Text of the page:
“That concentration camps were ultimately provided for the same groups in all countries, even though there were considerable differences in the treatment of their inmates, was all the more characteristic as the selection of the groups was left exclusively to the initiative of the totalitarian regimes: if the Nazis put a person in a concentration camp and if he made a successful escape, say, to Holland, the Dutch would put him in an internment camp. Thus, long before the outbreak of the war the police in a number of Western countries, under the pretext of "national security," had on their own initiative established close connections with the Gestapo and the GPU [Russian State security agency], so that one might say there existed an independent foreign policy of the police. This police-directed foreign policy functioned quite independently of the official governments; the relations between the Gestapo and the French police were never more cordial than at the time of Leon Blum's popular-front government, which was guided by a decidedly anti-German policy. Contrary to the governments, the various police organizations were never overburdened with "prejudices" against any totalitarian regime; the information and denunciations received from GPU agents were just as welcome to them as those from Fascist or Gestapo agents. They knew about the eminent role of the police apparatus in all totalitarian regimes, they knew about its elevated social status and political importance, and they never bothered to conceal their sympathies. That the Nazis eventually met with so disgracefully little resistance from the police in the countries they occupied, and that they were able to organize terror as much as they did with the assistance of these local police forces, was due at least in part to the powerful position which the police had achieved over the years in their unrestricted and arbitrary domination of stateless and refugees.”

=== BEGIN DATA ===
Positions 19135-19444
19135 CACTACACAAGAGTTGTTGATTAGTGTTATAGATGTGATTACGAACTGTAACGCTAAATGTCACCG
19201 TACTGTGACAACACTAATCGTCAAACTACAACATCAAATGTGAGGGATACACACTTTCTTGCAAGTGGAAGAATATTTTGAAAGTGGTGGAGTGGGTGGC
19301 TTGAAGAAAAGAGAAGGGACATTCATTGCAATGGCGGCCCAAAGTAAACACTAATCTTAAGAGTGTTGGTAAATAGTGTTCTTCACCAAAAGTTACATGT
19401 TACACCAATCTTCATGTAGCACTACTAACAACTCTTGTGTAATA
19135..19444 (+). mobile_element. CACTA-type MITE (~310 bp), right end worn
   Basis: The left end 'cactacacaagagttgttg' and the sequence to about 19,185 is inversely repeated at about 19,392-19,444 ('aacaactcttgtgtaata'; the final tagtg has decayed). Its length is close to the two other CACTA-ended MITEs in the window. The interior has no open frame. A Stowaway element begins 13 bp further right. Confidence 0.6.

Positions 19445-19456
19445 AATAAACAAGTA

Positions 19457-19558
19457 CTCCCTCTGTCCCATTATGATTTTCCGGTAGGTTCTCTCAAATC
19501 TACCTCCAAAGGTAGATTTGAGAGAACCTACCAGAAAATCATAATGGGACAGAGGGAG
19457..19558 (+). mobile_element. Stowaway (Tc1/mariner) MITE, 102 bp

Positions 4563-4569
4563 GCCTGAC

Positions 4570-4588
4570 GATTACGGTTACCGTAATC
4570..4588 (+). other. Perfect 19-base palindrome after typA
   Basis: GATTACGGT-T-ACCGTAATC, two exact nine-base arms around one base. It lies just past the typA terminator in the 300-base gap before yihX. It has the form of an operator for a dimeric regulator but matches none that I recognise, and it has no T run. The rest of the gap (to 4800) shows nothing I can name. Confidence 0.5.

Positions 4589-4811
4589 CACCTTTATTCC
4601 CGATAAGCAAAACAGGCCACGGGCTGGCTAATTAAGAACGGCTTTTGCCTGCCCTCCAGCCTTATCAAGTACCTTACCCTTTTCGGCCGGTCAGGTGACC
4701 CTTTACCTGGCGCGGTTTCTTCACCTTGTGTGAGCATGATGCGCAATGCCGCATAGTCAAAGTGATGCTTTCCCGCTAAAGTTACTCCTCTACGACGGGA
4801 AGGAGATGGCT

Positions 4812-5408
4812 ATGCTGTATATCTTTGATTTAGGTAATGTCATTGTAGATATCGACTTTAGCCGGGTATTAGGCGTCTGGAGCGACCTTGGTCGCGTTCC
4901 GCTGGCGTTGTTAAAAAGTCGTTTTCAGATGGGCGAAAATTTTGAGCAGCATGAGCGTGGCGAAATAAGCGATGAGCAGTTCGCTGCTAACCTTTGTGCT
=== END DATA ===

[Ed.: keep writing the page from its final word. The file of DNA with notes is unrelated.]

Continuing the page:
Hannah Arendt, The Origins of Totalitarianism

Christopher Hitchens
“During the Senate debate on the intervention in Iraq, Sen. Clinton made considerable use of her background and 'experience' to argue that, yes, Saddam Hussein was indeed a threat. She did not argue so much from the position adopted by the Bush administration as she emphasized the stand taken, by both her husband and Al Gore, when they were in office, to the effect that another and final confrontation with the Baathist regime was more or less inevitable. Now, it does not especially matter whether you agree or agreed with her about this (as I, for once, do and did). What does matter is that she has since altered her position and attempted, with her husband’s help, to make people forget that she ever held it. And this, on a grave matter of national honor and security, merely to influence her short-term standing in the Iowa caucuses. Surely that on its own should be sufficient to disqualify her from consideration?”
Christopher Hitchens

Kay Boyle
“Writing of a chance early meeting with Dylan Thomas in a London bar, Kay Boyle writes (1955, in the era of McCarthyism, 1947-1956):

Perhaps because he [Dylan Thomas was so often out of place among men, we take him now as symbol. Perhaps because we who write in America are in great difficulties now, we cherish Dylan Thomas as if he were our own ego, our own wild soul freed of the flesh. An American critic, writing of the American literary scene, points out that thinking Americans, in this period of our nation's development, are deeply troubled because "the demands for national security and for individual freedom" are in conflict.”
Kay Boyle, Words That Must Somehow Be Said: Selected Essays, 1927-1984

Kenneth Eade
“Nobody in the government is talking. They say it’s a case of national security.”
Kenneth Eade, The Spy Files

“We’re talking about the fate of our economy and the questionable resiliency of our Nation’s critical infrastructure. Why are experts so polite, patient, and forgiving when talking about cybersecurity and National Security? The drama of each script kiddie botnet attack and Nation State pilfering of our IP has been turned into a soap opera through press releases, sound bites and enforced absurdity of mainstream media. It’s time for a cybersecurity zeitgeist in the West where cyber hygiene is a meme that is aggressively distributed by those who have mastered it and encouraged to be imitated by those who have experienced it.”